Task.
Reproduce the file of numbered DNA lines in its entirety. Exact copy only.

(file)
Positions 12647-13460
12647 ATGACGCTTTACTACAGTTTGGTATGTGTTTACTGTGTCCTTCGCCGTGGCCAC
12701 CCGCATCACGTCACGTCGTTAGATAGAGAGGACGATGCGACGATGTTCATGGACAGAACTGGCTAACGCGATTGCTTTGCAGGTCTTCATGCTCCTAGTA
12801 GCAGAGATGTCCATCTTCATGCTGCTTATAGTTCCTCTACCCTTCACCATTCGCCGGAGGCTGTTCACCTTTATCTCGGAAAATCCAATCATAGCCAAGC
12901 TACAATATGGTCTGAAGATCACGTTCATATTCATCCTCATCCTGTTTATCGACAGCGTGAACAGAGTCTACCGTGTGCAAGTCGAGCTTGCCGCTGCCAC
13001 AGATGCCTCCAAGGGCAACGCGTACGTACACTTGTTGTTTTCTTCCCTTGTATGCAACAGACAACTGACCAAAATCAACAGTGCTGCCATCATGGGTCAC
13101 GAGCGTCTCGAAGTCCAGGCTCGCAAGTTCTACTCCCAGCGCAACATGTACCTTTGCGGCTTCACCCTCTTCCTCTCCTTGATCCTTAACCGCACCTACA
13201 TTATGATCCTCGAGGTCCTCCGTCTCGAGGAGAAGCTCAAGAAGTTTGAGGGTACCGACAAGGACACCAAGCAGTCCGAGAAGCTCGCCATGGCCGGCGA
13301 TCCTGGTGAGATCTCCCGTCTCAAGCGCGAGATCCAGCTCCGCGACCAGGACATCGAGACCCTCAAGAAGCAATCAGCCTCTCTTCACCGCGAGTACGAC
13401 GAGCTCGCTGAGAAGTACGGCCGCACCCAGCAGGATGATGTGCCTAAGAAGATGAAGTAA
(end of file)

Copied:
Positions 12647-13460
12647 ATGACGCTTTACTACAGTTTGGTATGTGTTTACTGTGTCCTTCGCCGTGGCCAC
12701 CCGCATCACGTCACGTCGTTAGATAGAGAGGACGATGCGACGATGTTCATGGACAGAACTGGCTAACGCGATTGCTTTGCAGGTCTTCATGCTCCTAGTA
12801 GCAGAGATGTCCATCTTCATGCTGCTTATAGTTCCTCTACCCTTCACCATTCGCCGGAGGCTGTTCACCTTTATCTCGGAAAATCCAATCATAGCCAAGC
12901 TACAATATGGTCTGAAGATCACGTTCATATTCATCCTCATCCTGTTTATCGACAGCGTGAACAGAGTCTACCGTGTGCAAGTCGAGCTTGCCGCTGCCAC
13001 AGATGCCTCCAAGGGCAACGCGTACGTACACTTGTTGTTTTCTTCCCTTGTATGCAACAGACAACTGACCAAAATCAACAGTGCTGCCATCATGGGTCAC
13101 GAGCGTCTCGAAGTCCAGGCTCGCAAGTTCTACTCCCAGCGCAACATGTACCTTTGCGGCTTCACCCTCTTCCTCTCCTTGATCCTTAACCGCACCTACA
13201 TTATGATCCTCGAGGTCCTCCGTCTCGAGGAGAAGCTCAAGAAGTTTGAGGGTACCGACAAGGACACCAAGCAGTCCGAGAAGCTCGCCATGGCCGGCGA
13301 TCCTGGTGAGATCTCCCGTCTCAAGCGCGAGATCCAGCTCCGCGACCAGGACATCGAGACCCTCAAGAAGCAATCAGCCTCTCTTCACCGCGAGTACGAC
13401 GAGCTCGCTGAGAAGTACGGCCGCACCCAGCAGGATGATGTGCCTAAGAAGATGAAGTAA